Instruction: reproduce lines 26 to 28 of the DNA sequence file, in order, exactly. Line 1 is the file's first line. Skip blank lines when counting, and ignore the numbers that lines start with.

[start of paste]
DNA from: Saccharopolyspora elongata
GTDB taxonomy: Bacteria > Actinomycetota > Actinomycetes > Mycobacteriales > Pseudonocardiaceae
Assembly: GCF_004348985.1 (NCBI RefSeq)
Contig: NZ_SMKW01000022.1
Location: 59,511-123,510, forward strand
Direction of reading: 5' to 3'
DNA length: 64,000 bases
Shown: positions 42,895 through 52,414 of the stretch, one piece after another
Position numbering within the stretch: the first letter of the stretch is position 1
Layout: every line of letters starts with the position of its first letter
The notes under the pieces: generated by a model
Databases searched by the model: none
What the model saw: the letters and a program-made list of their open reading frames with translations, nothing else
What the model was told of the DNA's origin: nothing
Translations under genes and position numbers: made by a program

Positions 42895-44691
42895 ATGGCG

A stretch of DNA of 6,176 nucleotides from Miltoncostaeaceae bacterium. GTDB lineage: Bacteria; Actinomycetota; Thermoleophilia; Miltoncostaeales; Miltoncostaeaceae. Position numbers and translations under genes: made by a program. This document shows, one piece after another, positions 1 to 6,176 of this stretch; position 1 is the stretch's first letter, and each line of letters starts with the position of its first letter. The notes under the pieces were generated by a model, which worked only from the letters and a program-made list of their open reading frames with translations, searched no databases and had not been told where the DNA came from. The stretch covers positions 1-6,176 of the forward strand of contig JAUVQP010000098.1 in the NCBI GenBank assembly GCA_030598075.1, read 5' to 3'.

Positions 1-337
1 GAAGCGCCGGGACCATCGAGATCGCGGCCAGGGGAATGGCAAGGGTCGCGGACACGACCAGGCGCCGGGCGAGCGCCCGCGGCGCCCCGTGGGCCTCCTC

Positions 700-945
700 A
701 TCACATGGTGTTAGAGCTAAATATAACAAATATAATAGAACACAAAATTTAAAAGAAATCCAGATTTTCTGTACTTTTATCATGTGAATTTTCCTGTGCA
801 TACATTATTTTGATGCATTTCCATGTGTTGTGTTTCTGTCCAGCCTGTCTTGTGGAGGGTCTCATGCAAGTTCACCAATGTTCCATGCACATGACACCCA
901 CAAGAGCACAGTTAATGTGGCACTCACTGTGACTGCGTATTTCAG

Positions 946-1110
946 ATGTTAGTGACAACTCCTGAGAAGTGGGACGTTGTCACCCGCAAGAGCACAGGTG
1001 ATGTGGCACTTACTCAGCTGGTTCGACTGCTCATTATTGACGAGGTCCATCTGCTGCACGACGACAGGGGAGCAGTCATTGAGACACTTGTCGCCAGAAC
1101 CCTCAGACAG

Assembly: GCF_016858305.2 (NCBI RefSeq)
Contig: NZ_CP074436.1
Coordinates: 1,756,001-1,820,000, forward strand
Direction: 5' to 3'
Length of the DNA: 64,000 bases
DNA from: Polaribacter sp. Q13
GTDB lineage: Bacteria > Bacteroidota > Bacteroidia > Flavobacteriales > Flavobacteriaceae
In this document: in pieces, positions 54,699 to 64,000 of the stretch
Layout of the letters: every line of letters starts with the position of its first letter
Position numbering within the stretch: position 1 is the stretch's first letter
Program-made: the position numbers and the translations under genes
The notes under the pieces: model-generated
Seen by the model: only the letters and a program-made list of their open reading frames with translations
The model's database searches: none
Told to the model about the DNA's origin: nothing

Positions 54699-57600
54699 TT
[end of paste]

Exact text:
Positions 946-1110
946 ATGTTAGTGACAACTCCTGAGAAGTGGGACGTTGTCACCCGCAAGAGCACAGGTG
1001 ATGTGGCACTTACTCAGCTGGTTCGACTGCTCATTATTGACGAGGTCCATCTGCTGCACGACGACAGGGGAGCAGTCATTGAGACACTTGTCGCCAGAAC